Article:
Thursday, 8 April 2010


Buoyed by a superb morning's weather and having just read Murray's list of birds seen over at Oare yesterday, I drove round to the end of the Swale NNR that is opposite Oare. I first of all had a walk along the banks below Harty church, which are pretty much opposite Oare's East Flood.
On the saltings along there I had 33 Avocet, 16 Brent Geese and 4 Med. Gulls. It was really pleasant along there and the farmer next door has planted along the dividing fence a new hedgerow interspersed with small saplings, all very encouraging. Unfortunately however, there were no migrants at all.

Getting back to the car I stopped to watch the Common Seals as they hauled themselves up onto Horse Sands in the Swale and counted 18 in all. They are such fun to watch on a day like today.
I then decided that I'd walk the seawall eastwards and have a good look at the extensive reed beds on the inward side of the seawall, after all with several Sedge Warblers seen at Oare, just a mile or so away, there had to be some this side as well. Well, you've probably guessed it, nothing, sod all in fact, well OK, 2 Reed Buntings! I can only assume that in the event that migrants do actually cross the Swale, that on seeing Wigeon, Teal and close on 200 Whitefronts still grazing the flooded parts of the reserve, that they assume that its still winter there and press on.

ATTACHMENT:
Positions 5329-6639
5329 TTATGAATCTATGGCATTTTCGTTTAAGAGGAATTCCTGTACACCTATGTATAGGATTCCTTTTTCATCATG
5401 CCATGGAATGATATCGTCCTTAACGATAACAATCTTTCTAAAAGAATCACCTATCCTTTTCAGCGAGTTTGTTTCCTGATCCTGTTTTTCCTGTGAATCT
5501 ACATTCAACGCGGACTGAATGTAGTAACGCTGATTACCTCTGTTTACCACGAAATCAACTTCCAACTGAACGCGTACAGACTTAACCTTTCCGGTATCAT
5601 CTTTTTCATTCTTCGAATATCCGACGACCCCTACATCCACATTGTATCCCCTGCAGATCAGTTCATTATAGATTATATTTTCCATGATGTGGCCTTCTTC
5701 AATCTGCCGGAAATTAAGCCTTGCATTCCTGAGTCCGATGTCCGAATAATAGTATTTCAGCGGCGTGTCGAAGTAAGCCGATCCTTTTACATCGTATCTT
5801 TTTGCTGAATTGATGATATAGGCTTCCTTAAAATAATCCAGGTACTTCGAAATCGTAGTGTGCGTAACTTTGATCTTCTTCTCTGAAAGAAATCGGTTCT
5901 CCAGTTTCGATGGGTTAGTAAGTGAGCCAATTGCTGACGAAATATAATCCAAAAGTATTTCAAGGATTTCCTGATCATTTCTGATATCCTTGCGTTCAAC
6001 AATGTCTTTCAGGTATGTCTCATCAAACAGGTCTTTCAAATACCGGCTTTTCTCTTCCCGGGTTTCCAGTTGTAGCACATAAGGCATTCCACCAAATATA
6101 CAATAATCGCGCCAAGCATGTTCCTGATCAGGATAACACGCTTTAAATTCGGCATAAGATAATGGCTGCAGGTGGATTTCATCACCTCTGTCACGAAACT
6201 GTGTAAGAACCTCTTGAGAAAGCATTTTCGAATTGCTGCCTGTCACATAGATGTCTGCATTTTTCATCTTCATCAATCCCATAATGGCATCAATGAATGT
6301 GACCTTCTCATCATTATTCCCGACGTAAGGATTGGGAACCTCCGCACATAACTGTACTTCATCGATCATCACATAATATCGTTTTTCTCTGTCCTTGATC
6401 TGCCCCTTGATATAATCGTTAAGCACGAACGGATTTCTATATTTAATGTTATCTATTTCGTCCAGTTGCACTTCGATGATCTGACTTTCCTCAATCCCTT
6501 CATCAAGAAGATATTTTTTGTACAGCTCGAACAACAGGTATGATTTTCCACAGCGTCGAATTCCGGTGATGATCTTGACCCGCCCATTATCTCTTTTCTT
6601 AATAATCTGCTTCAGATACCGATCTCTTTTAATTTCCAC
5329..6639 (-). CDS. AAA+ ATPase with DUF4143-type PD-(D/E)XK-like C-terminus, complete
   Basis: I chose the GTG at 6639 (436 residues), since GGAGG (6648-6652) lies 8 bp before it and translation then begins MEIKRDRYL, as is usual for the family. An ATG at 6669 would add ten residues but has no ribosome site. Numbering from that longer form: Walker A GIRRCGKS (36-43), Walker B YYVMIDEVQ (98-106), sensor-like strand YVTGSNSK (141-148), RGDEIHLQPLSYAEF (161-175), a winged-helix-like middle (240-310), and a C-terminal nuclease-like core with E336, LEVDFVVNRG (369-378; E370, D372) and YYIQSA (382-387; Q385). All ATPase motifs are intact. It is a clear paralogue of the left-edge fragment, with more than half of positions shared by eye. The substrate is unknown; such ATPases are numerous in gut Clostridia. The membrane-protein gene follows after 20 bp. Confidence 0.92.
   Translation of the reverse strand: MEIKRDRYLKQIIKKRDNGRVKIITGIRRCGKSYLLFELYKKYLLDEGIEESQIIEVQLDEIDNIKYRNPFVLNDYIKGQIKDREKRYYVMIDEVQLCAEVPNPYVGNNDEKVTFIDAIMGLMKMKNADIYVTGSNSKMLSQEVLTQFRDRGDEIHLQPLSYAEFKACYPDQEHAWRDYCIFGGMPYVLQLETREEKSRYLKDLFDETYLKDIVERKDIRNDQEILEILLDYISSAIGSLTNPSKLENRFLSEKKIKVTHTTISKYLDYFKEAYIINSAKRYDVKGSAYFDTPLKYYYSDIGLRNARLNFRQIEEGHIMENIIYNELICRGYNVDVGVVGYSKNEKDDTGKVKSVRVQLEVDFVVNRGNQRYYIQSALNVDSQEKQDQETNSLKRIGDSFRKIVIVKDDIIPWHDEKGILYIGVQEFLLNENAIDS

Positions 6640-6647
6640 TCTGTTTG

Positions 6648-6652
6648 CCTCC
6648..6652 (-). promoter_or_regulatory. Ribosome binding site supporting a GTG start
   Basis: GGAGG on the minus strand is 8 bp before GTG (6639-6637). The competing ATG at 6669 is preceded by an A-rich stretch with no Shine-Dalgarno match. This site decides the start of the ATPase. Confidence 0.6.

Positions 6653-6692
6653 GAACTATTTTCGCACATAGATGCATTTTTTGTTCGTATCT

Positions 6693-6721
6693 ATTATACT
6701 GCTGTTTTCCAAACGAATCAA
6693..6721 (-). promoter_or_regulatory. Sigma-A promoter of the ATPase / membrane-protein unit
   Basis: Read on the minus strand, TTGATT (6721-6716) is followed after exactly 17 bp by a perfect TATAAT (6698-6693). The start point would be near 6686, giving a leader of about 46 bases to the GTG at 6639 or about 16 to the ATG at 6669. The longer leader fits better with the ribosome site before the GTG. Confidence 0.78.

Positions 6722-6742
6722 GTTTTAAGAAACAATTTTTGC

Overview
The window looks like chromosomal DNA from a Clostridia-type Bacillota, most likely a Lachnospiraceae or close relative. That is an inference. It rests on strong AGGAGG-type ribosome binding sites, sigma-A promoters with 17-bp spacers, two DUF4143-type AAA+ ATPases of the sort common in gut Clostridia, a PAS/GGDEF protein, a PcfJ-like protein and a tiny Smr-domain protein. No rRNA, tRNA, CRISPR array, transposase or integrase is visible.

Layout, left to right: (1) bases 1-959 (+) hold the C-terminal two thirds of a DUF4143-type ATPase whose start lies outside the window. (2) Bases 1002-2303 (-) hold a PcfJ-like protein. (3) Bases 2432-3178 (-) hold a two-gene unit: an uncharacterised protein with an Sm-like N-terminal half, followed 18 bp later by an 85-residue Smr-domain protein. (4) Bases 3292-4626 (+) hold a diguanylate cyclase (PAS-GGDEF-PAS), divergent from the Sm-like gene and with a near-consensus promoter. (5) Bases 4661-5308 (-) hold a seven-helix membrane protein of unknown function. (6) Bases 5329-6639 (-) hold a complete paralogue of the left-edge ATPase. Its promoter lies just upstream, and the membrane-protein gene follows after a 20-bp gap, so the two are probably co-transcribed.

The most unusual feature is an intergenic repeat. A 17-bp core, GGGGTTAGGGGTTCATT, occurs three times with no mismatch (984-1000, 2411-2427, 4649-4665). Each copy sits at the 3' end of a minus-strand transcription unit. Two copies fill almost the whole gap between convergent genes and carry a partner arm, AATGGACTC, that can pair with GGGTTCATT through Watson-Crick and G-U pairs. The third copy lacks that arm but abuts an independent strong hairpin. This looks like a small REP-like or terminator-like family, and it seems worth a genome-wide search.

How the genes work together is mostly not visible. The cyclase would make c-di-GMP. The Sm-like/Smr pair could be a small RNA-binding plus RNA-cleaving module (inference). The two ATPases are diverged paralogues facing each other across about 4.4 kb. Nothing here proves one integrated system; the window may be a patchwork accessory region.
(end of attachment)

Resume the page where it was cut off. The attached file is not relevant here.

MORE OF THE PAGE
But there was a glimmer of good news, back at the car I had a single Swallow and a Wheatear - could spring really be starting, after all that's almost a rush for us!

Immediately alongside part of the reserve is a six-acre corner of farmland that is not part of the reserve, but is probably the last tiny remmnant of how that farmland looked many, many years ago. It consists of very thick, tangled and untouched grass, interspersed with increasing numbers of seedling hawthorns and bordered by wide reed beds and willow bushes. It is a favourite haunt of Barn Owls and harriers and the odd S.E. Owl when they're about and presumably because of a large mouse and vole population. Meadow Pipits, Reed Buntings, Skylarks and some wildfowl also nest in there.
Imagine my dismay yesterday therefore, on talking to a woman there, to find that she had possibly been offered the opportunity to graze her horses on it. Now anybody that has overgrazed horse paddocks near them will know why I am dismayed, too many of these paddocks look like they've been napalmed, with every last scrap of grass, bush and tree totally eaten away - horses and good habitat do not mix. If grazing there does occur then I fear that some valuable habitat is soon to be lost - wait and see time I think.

And on one last note, I was gobsmacked this morning to see one farmer near to the Harty Road, using huge water sprinklers to irrigate his rape field - why???


  1. I know all about horses and overgrazed fields Derek, bloody sheep are as bad!

    I'm sure your get some migrants next week mate!

  2. Horses can be used as a management tool if the grazing is controlled, I know several reserves that use them to stop the grass becoming so overgrown that it prevents other flora flourishing.